“I’m not interested in profit. I’m interested in the bank — in the depositers; they’re my friends. They’re looking to me for protection, and I’m not walking out on them!”
Warm-hearted banker Thomas Dickson (Walter Huston) is pressured by his Board of Directors to stop giving loans so freely, but he refuses on principle. When one of his debt-ridden employees (Gavin Gordon) facilitates a heist led by a group of gangsters, however, panicked depositors mob the bank to cash their savings, and Dickson must find a way to save his bank before it’s too late.
Genres, Themes, Actors, and Directors:
- Depression Era
- Frank Capra Films
- Naive Public
- Pat O’Brien Films
- Walter Huston Films
It’s easy to see shades of Capra’s later films in this fable-like story about a magnanimous banker (wonderfully played by Huston) who refuses to let anything stand in the way of his devotion to “the people”; indeed, fans of It’s a Wonderful Life (1946) will immediately recognize the familiar plot device of panicked townspeople descending upon a bank and demanding their money back. These crowd scenes are handled impressively, as are the more quiet moments between Huston and his wife (Kay Johnson); less enjoyable, however, is the script’s heavy handed morality, which insults our intelligence. Fortunately, the film is redeemed by excellent performances from nearly all the actors (Gordon is an exception), stunning art deco set designs inside the bank, and a fascinating look at Depression-era mentality about money.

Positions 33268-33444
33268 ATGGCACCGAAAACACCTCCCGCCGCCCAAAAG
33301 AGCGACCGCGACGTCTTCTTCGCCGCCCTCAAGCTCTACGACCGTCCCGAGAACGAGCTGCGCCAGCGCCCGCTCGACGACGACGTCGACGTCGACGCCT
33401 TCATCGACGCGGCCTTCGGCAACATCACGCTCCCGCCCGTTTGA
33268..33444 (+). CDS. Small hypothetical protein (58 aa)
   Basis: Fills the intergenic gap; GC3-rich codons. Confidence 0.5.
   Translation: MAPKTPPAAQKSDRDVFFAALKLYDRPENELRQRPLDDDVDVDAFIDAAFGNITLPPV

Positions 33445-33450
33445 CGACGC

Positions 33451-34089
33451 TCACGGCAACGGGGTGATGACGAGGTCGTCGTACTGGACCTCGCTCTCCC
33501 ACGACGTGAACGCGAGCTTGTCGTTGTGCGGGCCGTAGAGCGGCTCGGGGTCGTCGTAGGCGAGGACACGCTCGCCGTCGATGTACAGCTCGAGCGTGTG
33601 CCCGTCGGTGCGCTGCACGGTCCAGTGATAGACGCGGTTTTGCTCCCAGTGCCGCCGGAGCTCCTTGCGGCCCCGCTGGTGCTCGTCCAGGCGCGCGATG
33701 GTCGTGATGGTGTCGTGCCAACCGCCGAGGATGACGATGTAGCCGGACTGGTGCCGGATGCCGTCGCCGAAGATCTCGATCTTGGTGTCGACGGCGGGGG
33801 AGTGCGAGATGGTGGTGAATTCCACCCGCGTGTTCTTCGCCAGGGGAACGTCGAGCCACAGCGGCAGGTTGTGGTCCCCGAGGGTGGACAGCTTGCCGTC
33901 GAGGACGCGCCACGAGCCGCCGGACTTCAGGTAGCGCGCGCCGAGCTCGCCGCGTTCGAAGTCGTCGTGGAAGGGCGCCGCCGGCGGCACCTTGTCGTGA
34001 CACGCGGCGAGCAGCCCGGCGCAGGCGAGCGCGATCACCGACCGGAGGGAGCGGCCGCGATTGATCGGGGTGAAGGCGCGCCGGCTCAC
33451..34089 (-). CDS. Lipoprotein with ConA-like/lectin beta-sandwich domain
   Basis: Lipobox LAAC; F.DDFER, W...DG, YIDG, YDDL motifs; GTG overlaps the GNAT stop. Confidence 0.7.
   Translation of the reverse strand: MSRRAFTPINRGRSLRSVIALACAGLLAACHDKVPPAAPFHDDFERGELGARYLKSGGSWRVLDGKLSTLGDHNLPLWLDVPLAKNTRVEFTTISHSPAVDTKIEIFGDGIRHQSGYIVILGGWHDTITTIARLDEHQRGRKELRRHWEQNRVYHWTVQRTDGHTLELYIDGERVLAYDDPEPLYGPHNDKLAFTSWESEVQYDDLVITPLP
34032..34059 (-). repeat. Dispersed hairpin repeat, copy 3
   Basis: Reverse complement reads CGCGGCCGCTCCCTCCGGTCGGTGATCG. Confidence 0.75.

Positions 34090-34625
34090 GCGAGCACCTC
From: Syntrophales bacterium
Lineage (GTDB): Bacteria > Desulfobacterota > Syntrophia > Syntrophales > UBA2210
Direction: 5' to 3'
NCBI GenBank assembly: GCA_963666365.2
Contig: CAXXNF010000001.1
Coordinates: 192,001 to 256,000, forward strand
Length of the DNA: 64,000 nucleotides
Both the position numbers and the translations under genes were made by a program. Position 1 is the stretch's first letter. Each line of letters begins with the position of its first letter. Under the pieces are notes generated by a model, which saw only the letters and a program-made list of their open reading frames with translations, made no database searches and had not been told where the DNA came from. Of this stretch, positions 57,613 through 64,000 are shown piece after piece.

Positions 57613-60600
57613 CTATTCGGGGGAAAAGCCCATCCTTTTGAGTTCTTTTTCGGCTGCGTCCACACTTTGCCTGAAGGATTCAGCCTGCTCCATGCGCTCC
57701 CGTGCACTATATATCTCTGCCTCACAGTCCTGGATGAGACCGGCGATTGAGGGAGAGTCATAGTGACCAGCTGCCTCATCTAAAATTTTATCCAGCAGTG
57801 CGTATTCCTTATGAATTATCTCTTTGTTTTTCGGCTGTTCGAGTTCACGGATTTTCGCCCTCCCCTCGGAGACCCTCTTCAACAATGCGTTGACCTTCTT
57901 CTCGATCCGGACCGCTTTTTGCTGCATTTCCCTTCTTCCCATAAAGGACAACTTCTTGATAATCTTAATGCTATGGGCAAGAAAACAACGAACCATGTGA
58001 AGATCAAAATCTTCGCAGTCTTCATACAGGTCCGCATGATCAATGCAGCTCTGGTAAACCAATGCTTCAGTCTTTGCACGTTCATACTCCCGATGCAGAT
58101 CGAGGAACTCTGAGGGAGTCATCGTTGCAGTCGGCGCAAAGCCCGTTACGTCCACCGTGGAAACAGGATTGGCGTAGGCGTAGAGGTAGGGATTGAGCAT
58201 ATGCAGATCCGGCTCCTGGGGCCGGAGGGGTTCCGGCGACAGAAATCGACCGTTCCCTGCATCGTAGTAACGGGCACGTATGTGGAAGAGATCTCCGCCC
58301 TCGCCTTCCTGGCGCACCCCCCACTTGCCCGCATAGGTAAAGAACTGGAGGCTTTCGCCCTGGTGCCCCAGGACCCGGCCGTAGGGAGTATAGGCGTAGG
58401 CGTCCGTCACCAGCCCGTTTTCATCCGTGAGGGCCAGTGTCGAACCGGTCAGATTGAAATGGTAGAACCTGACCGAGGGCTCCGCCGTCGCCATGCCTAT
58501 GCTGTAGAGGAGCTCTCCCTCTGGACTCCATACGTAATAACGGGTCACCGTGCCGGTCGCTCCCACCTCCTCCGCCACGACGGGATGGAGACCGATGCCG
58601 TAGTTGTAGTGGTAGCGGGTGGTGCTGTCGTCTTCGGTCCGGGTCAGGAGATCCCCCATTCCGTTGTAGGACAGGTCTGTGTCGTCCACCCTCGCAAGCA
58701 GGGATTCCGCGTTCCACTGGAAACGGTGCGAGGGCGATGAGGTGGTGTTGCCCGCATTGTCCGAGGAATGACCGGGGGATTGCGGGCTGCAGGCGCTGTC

Note:Although it comes across as a naively optimistic alternative to traditional banking methods, Huston’s philosophy about loans actually makes some sense, and can be seen in Bangladesh’s famous microcredit program run by Grameen Bank.
Redeeming Qualities and Moments:
- Walter Huston as the people-trusting banker
- Kay Johnson as Huston’s frustrated wife
- Pat O’Brien as Huston’s loyal right-hand-man
- Constance Cummings as O’Brien’s fiancee
- Gorgeous art deco set designs
- Effective use of rapid-fire editing, fast-paced action, and overlapping dialogue
Yes. As the first film to demonstrate Capra’s unique style and thematic interests, most film fanatics will want to see this movie at least once. Peary lists it in the back of his book as a Personal Recommendation.